For you and many other Californians, meeting with your associates for happy hour at your favorite watering hole after work may be one of your favorite pastimes. However, if you have not had anything to eat since lunch, even having just one drink before driving home can be problematic. In fact, you may find yourself charged with a DUI despite not feeling intoxicated.

As Healthline explains, your brain begins to feel the effects of alcohol in your bloodstream within 10 minutes of having that first drink. Alcohol has an effect sooner on younger people, women and those of smaller stature than others. For most people, one regular drink may be fine. If you have a drink on an empty stomach, however, the alcohol is absorbed into your bloodstream more quickly than if you had just eaten a meal. This can affect your coordination and impair your judgment faster than you may expect. If you are pulled over on your way home, a breath test may show a higher than legal blood alcohol content, even if you do not feel impaired.

Fighting a traffic ticket

When you get a ticket for speeding, parking in the wrong place or another minor traffic violation, it can be easy to assume that you have no other choice than to pay the ticket and get on with your life. However, as we are aware at the law offices of Kucera & Cohen, contesting some traffic tickets may be more beneficial than just paying the fine. You and other California residents may want to learn more about whether it is in your best interests to fight a ticket or let it be.

According to FindLaw, going to court to fight a ticket can seem like a hassle and waste of time, but in some cases, getting that ticket dropped can be better in the long run. For example, some violations can add points to your driving record and raise your insurance premium. You could potentially save hundreds or thousands of dollars by successfully getting your ticket dropped.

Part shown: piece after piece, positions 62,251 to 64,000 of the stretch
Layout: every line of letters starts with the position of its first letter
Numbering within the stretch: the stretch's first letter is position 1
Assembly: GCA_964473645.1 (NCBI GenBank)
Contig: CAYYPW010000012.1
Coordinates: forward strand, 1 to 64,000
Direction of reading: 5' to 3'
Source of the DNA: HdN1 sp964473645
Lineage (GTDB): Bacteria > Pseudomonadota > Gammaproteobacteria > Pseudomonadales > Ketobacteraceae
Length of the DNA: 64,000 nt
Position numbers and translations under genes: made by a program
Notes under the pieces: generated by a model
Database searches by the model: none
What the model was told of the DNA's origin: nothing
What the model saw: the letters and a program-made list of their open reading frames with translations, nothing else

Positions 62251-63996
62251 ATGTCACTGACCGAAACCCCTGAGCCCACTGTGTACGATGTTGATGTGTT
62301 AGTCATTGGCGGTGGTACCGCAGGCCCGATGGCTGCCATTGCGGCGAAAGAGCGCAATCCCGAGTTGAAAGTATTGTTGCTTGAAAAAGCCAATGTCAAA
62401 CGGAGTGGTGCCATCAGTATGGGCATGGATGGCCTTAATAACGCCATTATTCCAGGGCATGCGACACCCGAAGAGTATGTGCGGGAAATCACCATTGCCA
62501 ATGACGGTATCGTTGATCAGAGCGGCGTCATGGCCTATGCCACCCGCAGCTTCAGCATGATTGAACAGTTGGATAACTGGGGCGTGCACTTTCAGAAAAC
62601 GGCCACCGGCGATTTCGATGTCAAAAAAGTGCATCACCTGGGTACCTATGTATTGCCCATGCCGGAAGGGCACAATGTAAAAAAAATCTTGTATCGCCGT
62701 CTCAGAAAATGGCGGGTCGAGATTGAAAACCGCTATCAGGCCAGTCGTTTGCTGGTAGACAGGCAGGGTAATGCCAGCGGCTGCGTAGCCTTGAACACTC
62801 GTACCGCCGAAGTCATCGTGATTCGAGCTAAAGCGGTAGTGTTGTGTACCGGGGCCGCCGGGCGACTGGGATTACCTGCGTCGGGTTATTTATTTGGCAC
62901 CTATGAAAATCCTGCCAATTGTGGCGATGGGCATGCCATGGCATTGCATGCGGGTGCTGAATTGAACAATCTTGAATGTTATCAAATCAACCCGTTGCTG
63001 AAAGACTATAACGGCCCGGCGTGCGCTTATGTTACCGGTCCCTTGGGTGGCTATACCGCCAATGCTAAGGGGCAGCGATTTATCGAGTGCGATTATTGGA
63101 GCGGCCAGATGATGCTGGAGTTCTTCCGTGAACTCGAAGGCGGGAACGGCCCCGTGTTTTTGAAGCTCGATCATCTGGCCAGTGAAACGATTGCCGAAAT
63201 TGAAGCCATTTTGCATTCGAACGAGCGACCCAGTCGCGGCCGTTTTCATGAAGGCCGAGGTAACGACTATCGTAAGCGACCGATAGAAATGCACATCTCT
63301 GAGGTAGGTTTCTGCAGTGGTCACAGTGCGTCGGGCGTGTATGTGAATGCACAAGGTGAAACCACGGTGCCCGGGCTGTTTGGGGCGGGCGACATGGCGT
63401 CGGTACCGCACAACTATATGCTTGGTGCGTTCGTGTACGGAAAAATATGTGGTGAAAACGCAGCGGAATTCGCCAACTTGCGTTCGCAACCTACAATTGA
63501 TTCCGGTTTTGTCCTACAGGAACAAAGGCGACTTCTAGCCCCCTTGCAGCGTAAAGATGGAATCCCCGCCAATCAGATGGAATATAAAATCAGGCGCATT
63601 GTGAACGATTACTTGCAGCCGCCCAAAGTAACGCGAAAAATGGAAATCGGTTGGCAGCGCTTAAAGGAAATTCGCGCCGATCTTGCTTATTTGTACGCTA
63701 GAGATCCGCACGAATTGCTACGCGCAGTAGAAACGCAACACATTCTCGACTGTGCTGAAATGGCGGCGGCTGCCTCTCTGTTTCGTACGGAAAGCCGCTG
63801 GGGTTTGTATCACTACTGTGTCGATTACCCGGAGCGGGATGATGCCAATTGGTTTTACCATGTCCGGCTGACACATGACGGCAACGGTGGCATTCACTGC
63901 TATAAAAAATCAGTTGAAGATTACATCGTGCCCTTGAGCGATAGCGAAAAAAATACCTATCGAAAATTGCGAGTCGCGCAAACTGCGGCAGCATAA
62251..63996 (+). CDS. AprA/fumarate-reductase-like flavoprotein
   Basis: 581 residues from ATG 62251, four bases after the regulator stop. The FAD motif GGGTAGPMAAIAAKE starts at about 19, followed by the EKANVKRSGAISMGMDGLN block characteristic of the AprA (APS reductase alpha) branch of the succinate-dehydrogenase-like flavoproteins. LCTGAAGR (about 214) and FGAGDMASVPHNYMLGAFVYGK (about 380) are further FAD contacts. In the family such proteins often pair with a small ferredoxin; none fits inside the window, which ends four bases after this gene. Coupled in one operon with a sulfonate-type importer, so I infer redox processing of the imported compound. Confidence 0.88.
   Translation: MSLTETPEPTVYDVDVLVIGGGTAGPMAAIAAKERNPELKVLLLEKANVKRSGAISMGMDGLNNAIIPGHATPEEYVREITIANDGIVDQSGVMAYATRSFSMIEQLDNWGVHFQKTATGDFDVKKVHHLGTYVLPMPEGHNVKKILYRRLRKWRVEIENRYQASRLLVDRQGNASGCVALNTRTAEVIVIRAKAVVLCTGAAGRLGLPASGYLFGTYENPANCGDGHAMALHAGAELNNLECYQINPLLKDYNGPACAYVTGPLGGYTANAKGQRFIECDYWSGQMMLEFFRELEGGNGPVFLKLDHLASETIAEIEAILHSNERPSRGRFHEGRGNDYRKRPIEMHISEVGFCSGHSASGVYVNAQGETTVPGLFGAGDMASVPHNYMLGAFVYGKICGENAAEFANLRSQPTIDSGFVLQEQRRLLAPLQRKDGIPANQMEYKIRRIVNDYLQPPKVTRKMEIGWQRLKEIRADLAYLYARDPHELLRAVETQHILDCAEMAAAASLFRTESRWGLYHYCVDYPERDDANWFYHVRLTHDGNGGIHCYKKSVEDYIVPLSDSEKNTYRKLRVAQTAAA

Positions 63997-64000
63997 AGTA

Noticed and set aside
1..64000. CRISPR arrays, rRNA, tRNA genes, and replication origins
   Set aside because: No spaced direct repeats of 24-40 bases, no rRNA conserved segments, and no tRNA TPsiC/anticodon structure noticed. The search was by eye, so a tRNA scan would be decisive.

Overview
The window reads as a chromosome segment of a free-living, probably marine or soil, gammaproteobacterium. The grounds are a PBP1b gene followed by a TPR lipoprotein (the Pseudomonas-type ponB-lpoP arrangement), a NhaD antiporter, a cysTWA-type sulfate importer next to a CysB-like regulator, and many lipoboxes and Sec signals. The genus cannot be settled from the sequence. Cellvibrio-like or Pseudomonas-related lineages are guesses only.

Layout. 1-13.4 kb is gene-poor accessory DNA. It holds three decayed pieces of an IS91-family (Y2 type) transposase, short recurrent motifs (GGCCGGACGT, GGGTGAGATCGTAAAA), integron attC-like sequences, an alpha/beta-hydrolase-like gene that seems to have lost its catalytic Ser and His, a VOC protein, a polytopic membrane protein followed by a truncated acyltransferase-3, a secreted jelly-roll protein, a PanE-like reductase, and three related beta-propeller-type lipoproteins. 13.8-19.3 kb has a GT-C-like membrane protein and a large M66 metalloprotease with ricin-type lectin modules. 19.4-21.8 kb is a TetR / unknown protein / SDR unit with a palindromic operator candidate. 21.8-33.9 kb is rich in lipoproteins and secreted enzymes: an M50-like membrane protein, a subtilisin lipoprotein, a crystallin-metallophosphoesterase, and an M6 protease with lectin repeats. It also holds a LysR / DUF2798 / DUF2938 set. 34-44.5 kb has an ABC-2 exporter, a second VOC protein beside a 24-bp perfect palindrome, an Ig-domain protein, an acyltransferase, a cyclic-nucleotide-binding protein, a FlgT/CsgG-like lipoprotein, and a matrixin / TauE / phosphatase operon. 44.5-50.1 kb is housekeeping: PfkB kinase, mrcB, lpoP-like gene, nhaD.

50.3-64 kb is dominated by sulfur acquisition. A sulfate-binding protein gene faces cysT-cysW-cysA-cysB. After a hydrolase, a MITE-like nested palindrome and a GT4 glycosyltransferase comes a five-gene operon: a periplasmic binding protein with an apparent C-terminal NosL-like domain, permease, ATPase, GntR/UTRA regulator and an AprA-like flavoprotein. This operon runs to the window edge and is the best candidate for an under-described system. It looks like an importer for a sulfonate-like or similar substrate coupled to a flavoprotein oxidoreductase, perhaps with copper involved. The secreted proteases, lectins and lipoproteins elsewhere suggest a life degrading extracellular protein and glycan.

Proposed bill could clear 8 million records

After you have fulfilled your sentence for a crime in California, you have options to expunge, or dismiss, your criminal records. Right now, you are responsible for gathering the information and making the requests to expunge charges from your record. But a new proposed bill could mean that the state takes on that responsibility.

If passed, the bill would require that the state automatically clear records for anyone eligible without a prior request. That could affect the records of an estimated 8 million Californians.

Is shoplifting really worth the risk?

If you are like most California residents, you do not take shoplifting very seriously. In fact, you may view shoplifting as a little adventure with no real victim because “everyone knows” that merchants often overinflate their prices so as to make an exorbitant profit off their customers. Therefore, you really do not harm the merchant much if you walk out of the store without paying for something you “bought.” Thinking this way, however, can land you in serious legal trouble.